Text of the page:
Antokolskii, Mark

The following article is from The Great Soviet Encyclopedia (1979). It might be outdated or ideologically biased.

Antokol’skii, Mark Matveevich


Born Oct. 21 (Nov. 2), 1843, in Vilnius; died June 26 (July 9), 1902, in Bad Homburg vor der Höhe (now in the Federal Republic of Germany). Russian sculptor. Born into a poor Jewish family.

Antokol’skii studied at the St. Petersburg Academy of Arts (1862–68) with N. S. Pimenov and received the title of academician in 1871. Because of a serious illness, he lived in Italy starting in 1871; from the end of 1877 he lived in Paris. Under the influence of V. V. Stasov and I. N. Kramskoi, he became a confirmed democratic realist close to the peredvizhniki (members of the Society of Wandering Exhibitions). Already in his early high reliefs (The Tailor, wood, 1864; The Miser, bone and wood, 1865—both in the Russian Museum in Leningrad) he sought new methods of treating genre and historical themes independently of the academic tradition. His most important works are those on historical themes, which reflect Antokol’skii’s patriotic and civic aspirations and his propensity for psychologizing an image and for faithfulness to historical detail. His statue Ivan the Terrible (bronze, 1871, Russian Museum, Leningrad; marble, 1875, Tret’iakov Gallery) is notable for its strained dramatic quality of a psychological nature and is perceived as an exposure of autocracy. In his statue of Peter I, Antokol’skii created an image of the farsighted and decisive transformer of Russia. (The plaster version of 1872 has been lost; the bronze versions are in the Russian Museum and the Tret’iakov Gallery.) The statues Nestor the Chronicler (marble, 1889) and Ermak (bronze, 1891—both in the Russian Museum) were also executed by him. Antokol’skii devoted a number of works to moral and philosophical themes. He treated these themes in the spirit of the abstractly conceived ideals of justice and truth (Christ Being Judged by the People, bronze, 1874, Russian Museum; marble, 1876, Tret’iakov Gallery; Mephi-stopheles, marble, 1883, Russian Museum). Several of these works are characterized by sentimentality (Spinoza, marble, 1882, Russian Museum; Not of This World, marble, 1887, Tret’iakov Gallery). Antokol’skii created many portraits, tombstones, and plans for monuments.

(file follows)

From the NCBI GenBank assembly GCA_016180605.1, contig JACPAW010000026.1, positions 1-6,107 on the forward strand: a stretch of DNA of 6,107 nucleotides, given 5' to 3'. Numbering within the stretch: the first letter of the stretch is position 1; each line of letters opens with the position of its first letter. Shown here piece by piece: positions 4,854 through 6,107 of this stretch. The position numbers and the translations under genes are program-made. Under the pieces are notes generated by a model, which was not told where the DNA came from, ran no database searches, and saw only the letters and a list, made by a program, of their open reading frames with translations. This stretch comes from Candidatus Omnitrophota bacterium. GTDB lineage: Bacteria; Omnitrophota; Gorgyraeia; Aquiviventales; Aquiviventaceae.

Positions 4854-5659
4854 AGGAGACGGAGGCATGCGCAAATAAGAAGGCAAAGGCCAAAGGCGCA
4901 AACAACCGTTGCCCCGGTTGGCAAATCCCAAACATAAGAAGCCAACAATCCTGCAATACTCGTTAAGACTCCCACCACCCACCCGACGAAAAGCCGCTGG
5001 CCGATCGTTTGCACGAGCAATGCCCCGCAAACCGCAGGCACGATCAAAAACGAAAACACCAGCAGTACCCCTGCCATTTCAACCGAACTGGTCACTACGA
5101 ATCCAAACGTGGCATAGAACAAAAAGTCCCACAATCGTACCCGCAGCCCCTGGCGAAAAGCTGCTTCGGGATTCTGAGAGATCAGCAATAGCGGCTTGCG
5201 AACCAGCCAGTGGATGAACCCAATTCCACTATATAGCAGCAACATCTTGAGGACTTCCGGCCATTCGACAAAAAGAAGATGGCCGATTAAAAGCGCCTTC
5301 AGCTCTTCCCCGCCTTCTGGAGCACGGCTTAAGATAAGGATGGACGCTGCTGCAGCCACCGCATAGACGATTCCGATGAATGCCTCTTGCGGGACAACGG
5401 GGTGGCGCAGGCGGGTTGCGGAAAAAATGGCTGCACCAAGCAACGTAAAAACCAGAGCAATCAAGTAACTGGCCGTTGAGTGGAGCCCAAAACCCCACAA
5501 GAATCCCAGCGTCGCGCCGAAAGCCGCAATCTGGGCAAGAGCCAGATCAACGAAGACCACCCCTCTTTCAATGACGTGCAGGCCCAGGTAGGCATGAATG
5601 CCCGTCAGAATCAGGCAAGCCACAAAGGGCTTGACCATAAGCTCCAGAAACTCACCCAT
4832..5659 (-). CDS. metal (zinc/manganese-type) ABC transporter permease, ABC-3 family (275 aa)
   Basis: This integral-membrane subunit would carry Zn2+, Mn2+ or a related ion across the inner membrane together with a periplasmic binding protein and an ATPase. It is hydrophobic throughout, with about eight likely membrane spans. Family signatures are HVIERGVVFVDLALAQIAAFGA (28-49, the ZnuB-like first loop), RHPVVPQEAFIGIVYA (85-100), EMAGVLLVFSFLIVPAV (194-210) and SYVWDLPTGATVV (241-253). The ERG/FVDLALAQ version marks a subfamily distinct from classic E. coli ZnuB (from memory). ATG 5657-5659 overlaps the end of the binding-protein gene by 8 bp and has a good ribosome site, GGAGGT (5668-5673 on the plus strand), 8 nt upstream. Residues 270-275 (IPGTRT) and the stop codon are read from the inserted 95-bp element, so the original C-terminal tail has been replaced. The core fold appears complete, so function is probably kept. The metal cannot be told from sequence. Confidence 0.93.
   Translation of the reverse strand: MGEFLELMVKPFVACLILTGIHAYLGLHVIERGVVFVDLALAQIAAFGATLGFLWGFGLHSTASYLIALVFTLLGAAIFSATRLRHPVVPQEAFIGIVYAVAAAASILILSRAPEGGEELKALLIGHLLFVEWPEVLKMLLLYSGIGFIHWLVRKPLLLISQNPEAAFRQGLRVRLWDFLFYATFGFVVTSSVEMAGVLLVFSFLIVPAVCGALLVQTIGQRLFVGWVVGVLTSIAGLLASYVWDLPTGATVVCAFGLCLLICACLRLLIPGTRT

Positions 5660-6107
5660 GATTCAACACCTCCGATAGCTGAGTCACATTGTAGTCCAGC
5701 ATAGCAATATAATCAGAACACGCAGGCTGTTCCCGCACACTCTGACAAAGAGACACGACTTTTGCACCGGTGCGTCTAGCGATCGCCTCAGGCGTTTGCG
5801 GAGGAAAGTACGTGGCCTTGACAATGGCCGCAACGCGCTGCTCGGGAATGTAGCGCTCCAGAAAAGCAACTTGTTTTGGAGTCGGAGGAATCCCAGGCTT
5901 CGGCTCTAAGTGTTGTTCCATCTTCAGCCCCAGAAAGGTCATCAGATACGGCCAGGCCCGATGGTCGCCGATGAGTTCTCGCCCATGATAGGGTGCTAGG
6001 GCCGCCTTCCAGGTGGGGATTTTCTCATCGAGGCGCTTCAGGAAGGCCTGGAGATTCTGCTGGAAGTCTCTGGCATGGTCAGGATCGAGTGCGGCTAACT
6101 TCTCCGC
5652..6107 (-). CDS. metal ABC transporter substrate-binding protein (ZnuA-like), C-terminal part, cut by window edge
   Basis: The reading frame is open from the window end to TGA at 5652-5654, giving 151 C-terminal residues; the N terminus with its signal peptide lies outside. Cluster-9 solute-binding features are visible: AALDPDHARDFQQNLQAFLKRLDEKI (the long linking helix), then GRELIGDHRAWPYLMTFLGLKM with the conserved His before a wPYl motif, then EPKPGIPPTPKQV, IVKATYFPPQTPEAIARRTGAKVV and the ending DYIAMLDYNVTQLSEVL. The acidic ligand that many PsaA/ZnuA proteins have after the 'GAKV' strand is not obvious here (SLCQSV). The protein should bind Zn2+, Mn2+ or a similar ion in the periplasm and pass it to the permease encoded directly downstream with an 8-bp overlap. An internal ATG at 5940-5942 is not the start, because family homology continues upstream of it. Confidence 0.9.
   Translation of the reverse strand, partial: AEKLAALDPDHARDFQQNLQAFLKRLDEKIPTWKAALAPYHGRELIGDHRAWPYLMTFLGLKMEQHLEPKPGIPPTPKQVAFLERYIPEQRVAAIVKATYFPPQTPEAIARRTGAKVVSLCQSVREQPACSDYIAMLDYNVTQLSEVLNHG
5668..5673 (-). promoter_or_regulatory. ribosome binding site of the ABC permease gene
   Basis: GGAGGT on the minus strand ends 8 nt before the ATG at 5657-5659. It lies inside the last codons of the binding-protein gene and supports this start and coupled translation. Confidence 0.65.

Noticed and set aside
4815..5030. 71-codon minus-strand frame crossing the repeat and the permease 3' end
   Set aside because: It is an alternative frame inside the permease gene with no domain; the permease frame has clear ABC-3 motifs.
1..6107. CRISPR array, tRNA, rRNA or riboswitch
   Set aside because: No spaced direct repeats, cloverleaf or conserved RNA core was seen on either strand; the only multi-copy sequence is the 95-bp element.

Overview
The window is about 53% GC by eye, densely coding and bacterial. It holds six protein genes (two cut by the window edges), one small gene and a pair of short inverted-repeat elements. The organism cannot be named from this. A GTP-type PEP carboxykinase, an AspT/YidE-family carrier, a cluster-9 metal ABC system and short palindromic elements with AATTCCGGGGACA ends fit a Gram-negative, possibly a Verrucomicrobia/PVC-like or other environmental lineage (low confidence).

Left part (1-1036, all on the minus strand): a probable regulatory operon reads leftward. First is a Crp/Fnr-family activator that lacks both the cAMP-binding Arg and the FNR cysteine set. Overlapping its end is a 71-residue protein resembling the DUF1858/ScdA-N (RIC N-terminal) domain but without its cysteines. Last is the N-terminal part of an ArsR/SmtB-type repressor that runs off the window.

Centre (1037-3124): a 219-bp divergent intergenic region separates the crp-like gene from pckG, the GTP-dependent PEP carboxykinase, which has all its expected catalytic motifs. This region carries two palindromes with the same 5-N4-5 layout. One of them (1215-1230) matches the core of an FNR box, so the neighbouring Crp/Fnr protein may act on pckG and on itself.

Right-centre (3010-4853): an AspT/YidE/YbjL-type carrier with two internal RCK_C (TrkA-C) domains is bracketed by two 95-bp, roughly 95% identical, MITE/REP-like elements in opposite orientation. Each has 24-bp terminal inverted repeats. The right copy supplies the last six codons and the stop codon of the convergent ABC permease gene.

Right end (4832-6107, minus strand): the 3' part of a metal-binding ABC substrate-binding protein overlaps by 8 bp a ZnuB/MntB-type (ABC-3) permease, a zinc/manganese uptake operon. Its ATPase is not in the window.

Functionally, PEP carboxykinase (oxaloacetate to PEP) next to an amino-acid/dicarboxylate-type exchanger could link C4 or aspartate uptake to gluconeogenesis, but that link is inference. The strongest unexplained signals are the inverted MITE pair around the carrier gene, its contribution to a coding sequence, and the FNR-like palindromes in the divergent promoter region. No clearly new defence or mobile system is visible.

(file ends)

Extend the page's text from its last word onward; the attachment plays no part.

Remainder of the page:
Mark Matveevich Antokol’skii: Ego zhizn’, tvoreniia, pis’ma i stat’i. Edited by V. V. Stasov. St. Petersburg-Moscow, 1905.
Druzhinin, S. “Antokol’skii ob iskusstve i svoem tvorchestve.” Iskusstvo,1952, no. 4.
Varshavskii, L. R. “Mark Matveevich Antokol’skii.” In Russkoe iskusstvo: Ocherki. . . vtoroi poloviny 19 v.,[book] 1. Moscow, 1962.
The Great Soviet Encyclopedia, 3rd Edition (1970-1979). © 2010 The Gale Group, Inc. All rights reserved.